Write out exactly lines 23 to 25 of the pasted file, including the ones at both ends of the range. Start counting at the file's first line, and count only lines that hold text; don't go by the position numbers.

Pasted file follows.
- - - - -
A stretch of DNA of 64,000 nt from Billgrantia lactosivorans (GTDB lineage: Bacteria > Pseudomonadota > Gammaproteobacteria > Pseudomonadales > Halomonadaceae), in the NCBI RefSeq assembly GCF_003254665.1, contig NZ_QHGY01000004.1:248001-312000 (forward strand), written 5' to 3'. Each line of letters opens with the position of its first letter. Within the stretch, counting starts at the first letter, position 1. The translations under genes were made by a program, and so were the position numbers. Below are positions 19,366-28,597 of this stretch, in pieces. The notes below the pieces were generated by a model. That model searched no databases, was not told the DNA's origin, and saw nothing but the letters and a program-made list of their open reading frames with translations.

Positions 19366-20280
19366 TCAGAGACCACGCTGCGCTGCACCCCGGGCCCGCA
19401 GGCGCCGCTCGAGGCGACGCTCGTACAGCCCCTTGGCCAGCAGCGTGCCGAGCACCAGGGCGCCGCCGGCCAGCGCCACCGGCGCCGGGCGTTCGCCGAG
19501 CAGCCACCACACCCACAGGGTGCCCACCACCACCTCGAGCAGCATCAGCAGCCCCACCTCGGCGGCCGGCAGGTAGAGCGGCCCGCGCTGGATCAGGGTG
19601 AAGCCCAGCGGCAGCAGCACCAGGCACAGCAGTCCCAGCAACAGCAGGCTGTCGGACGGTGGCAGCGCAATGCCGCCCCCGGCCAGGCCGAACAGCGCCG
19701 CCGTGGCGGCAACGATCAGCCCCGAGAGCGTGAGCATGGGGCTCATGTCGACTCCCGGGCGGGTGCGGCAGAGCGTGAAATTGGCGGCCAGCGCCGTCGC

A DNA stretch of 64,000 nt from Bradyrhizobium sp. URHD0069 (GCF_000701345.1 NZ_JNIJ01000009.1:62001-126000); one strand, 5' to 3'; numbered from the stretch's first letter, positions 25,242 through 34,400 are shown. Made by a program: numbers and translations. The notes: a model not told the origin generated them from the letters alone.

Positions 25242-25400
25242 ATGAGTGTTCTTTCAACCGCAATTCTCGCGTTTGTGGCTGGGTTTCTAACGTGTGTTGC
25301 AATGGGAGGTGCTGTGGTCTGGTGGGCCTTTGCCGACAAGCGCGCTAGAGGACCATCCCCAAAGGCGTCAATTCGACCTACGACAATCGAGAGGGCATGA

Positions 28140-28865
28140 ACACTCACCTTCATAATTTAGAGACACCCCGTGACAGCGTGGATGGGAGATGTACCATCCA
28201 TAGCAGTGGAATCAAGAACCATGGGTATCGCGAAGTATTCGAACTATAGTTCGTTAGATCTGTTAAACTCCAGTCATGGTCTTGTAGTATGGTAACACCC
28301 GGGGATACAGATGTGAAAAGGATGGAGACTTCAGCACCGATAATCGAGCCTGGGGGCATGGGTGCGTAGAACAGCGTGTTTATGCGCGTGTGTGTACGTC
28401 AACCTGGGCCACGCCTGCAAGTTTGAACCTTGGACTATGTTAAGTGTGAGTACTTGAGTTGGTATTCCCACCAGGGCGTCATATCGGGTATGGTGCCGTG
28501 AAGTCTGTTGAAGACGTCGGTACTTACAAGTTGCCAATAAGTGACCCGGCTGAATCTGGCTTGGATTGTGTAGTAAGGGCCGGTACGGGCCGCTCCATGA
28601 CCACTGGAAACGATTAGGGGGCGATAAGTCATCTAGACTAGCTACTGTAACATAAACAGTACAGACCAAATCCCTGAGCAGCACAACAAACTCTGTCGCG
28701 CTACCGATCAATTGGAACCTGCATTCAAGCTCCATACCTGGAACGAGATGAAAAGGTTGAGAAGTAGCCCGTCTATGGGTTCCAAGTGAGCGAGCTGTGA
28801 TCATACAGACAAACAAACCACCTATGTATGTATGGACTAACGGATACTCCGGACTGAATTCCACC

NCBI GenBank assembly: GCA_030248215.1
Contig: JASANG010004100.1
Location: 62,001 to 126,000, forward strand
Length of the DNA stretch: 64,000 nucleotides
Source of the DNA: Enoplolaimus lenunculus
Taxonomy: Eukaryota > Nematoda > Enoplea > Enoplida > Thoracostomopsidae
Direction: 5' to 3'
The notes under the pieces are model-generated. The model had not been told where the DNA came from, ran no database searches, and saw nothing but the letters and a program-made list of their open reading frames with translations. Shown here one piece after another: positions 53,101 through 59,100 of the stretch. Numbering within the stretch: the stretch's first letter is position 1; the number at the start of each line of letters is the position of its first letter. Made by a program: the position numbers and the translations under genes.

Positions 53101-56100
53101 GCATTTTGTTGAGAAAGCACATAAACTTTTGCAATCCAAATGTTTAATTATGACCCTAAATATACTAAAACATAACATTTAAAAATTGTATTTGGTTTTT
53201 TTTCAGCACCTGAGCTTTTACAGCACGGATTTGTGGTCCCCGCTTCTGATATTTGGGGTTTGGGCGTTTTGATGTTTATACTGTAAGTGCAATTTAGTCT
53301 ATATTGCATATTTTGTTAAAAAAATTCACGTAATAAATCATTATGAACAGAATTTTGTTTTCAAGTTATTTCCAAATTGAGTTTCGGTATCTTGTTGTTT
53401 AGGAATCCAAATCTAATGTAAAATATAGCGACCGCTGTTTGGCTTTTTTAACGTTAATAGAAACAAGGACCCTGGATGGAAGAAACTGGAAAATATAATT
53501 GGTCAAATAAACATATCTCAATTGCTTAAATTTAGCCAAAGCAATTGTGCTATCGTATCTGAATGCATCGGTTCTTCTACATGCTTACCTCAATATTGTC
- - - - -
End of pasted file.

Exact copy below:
Location: 62,001 to 126,000, forward strand
Length of the DNA stretch: 64,000 nucleotides
Source of the DNA: Enoplolaimus lenunculus